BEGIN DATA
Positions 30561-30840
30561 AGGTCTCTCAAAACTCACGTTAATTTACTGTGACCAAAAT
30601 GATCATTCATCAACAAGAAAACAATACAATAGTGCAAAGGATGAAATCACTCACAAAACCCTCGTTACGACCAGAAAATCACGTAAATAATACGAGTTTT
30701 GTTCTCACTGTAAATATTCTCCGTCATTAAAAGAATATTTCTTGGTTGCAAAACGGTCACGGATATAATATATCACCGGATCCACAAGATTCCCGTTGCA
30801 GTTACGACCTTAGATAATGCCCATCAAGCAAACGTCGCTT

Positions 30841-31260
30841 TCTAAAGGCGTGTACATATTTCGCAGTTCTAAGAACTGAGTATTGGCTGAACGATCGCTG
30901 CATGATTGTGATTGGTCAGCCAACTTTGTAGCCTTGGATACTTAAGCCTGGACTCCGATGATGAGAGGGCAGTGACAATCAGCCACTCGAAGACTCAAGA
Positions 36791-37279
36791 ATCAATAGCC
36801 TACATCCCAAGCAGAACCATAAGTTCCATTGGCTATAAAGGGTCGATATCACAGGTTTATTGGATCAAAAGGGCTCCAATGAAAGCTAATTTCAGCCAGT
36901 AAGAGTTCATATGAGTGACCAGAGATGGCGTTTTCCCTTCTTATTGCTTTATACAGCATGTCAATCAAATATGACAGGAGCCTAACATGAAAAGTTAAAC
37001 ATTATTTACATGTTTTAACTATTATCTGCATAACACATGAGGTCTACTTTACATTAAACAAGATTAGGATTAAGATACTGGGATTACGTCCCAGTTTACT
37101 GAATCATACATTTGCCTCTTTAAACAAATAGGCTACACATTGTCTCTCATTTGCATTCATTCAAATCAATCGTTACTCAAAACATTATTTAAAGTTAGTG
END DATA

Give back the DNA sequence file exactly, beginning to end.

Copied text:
Positions 30561-30840
30561 AGGTCTCTCAAAACTCACGTTAATTTACTGTGACCAAAAT
30601 GATCATTCATCAACAAGAAAACAATACAATAGTGCAAAGGATGAAATCACTCACAAAACCCTCGTTACGACCAGAAAATCACGTAAATAATACGAGTTTT
30701 GTTCTCACTGTAAATATTCTCCGTCATTAAAAGAATATTTCTTGGTTGCAAAACGGTCACGGATATAATATATCACCGGATCCACAAGATTCCCGTTGCA
30801 GTTACGACCTTAGATAATGCCCATCAAGCAAACGTCGCTT

Positions 30841-31260
30841 TCTAAAGGCGTGTACATATTTCGCAGTTCTAAGAACTGAGTATTGGCTGAACGATCGCTG
30901 CATGATTGTGATTGGTCAGCCAACTTTGTAGCCTTGGATACTTAAGCCTGGACTCCGATGATGAGAGGGCAGTGACAATCAGCCACTCGAAGACTCAAGA
Positions 36791-37279
36791 ATCAATAGCC
36801 TACATCCCAAGCAGAACCATAAGTTCCATTGGCTATAAAGGGTCGATATCACAGGTTTATTGGATCAAAAGGGCTCCAATGAAAGCTAATTTCAGCCAGT
36901 AAGAGTTCATATGAGTGACCAGAGATGGCGTTTTCCCTTCTTATTGCTTTATACAGCATGTCAATCAAATATGACAGGAGCCTAACATGAAAAGTTAAAC
37001 ATTATTTACATGTTTTAACTATTATCTGCATAACACATGAGGTCTACTTTACATTAAACAAGATTAGGATTAAGATACTGGGATTACGTCCCAGTTTACT
37101 GAATCATACATTTGCCTCTTTAAACAAATAGGCTACACATTGTCTCTCATTTGCATTCATTCAAATCAATCGTTACTCAAAACATTATTTAAAGTTAGTG